This is tough. I’ve got a couple. Ahraia’s magic was always fun to write, but my favorite scenes are the first and the last scenes, and they are also the oldest. The last scene has too many spoilers so I won’t delve into here, but the first scene was the very first scene I wrote (in this book), and I fell in love with it because of the first two lines. “Midnight had come and gone and Ahraia still hadn’t found a shadow. If she didn’t find one soon, she was dead.” It came to me on a flight, and at the time, I was pissed because I couldn’t get to my computer to start writing. And so I made notes on my phone and tried not to let anything I was thinking slip away. The scene describes Ahraia’s hunt for a shadow, a type of woodland creature that will accompany on her journey towards adulthood, and takes her out of the forest for the first time in her life. I think the scene captures Ahraia’s spirit. 

What's your favorite part of writing? Plotting? Describing scenes? Dialogue?

I like dialogue and action. If my plot is solid, it comes so easily that sometimes I can’t keep up. 

How long does it take you to write a book? Do you have a writing process, or do you wing it?
My writing process is always developing. For the first ten years, I didn’t finish anything. I can write quickly, but finishing is my challenge. In the last couple of years I’ve had a lot more luck. Between the Shade and the Shadow took about three months to get the first draft out. That draft is entirely unrecognizable to today’s book. It was utter trash and it took almost another year to finish the second draft, and after that, I digressed into draft after draft. I think it was first book struggles.  


What is it about the genre you chose that appeals to you?

I love Fantasy for a couple of reasons. First of all, the world can be full of wonder and adventure. It can be dark or light. It can be deep or frivolous. But the big thing to me is the range of ideas it can explore. This first book really was my exploration of the struggle to maintain self-sovereignty in the face of societal pressure. My central series meanwhile, gives me a chance to explore the ideas that I think are most important in the world— the struggle against racism, ignorance, hatred, bigotry, and oppression. Another story I'm working on examines the idea of tradition and love. In essence, I think the genre, along with science fiction, is uniquely positioned to set up and examine human problems, whether at a micro or macro level.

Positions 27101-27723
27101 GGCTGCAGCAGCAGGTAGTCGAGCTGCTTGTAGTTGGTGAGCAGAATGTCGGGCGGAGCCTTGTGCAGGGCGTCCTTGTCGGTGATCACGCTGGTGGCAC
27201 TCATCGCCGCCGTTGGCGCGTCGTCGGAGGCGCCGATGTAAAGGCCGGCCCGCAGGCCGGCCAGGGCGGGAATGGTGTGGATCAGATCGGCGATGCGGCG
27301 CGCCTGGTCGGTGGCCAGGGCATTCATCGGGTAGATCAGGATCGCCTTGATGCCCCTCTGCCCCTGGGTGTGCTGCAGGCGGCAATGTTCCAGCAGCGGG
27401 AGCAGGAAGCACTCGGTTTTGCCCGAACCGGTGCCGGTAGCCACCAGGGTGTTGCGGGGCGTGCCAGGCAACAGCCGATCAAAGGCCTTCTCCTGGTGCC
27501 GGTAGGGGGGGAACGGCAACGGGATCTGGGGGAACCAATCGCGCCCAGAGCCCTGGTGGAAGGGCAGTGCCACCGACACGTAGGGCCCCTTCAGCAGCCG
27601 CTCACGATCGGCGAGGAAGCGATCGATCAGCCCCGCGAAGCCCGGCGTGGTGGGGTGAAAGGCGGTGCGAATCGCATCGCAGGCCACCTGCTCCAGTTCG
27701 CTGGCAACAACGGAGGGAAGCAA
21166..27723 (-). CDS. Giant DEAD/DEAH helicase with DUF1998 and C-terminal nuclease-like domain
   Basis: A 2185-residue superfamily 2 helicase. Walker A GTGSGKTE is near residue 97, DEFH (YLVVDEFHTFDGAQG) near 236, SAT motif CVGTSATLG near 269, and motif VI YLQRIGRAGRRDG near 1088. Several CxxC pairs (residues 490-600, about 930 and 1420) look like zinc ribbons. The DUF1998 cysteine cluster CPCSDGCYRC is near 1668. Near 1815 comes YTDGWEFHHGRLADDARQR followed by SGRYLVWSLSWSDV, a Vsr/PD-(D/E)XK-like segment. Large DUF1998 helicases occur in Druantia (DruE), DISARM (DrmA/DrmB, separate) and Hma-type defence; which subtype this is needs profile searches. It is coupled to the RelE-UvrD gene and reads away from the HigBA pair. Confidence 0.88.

Are there any books or writers that have had particular influence on you?

I think all the books I’ve read influence me. The big ones growing up were The Redwall series by Brian Jacques and The Lord of the Rings by J.R.R. Tolkien. Most of the time, bad writing inspires me to keep pushing, and every once in a while good writing convinces me I should quit. But it’s only temporary. And if I take too many days off, I get agitated, so I get back in the chair. 

Did you ever surprise yourself when you were writing your book? Characters who took on lives of their own? Plot elements that took unexpected turns?

All the time. I try to write from a loose framework, but I’ve never written a scene that went exactly as planned. The scenes that don’t work are when I try to force a character into doing something. Most of the time, I have to let them run the show. It is, after all, their motivation that is driving them, and so if you suddenly allow that driving force to become convoluted, the story falls apart. But motivations change, and that dance is what makes writing so difficult sometimes. 

Thanks for stopping by!

Of course! Thanks for having me!


Coleman Alexander lives and writes in Portland, Oregon. Born and raised in the Pacific Northwest, exploration runs deep in his blood. Whether visiting the remote wilds of Alaska or the imaginary lands of his books, he is happiest with his head in the woods or the mountains. The farther off the beaten path the better. 
His favorite author's include J.R.R. Tolkien, Patrick Rothfuss, and J.K. Rowling, and his work is influenced by a great number of fantasy and science fiction movies and books. Music plays an integral part of his writing process, and he is always diving down the rabbit hole for new musicians. 
Between the Shade and the Shadow is his debut novel, but is only the first piece of a much greater world he is creating, the world of The Realmless.



In the deep heart of the forest, there are places where no light ever shines, where darkness is folded by pale hands and jewel-bright eyes, where the world is ruled by the wicked and kept by the wraiths. This is where the Sprites of the Sihl live.
But Sprites are not born, they are made. On the path to Spritehood, spritelings must first become shades. They do so by binding a shadow: a woodland creature, who guides them through their training. Together, they keep from the light and learn to enchant living things, to bind them, and eventually, to kill them.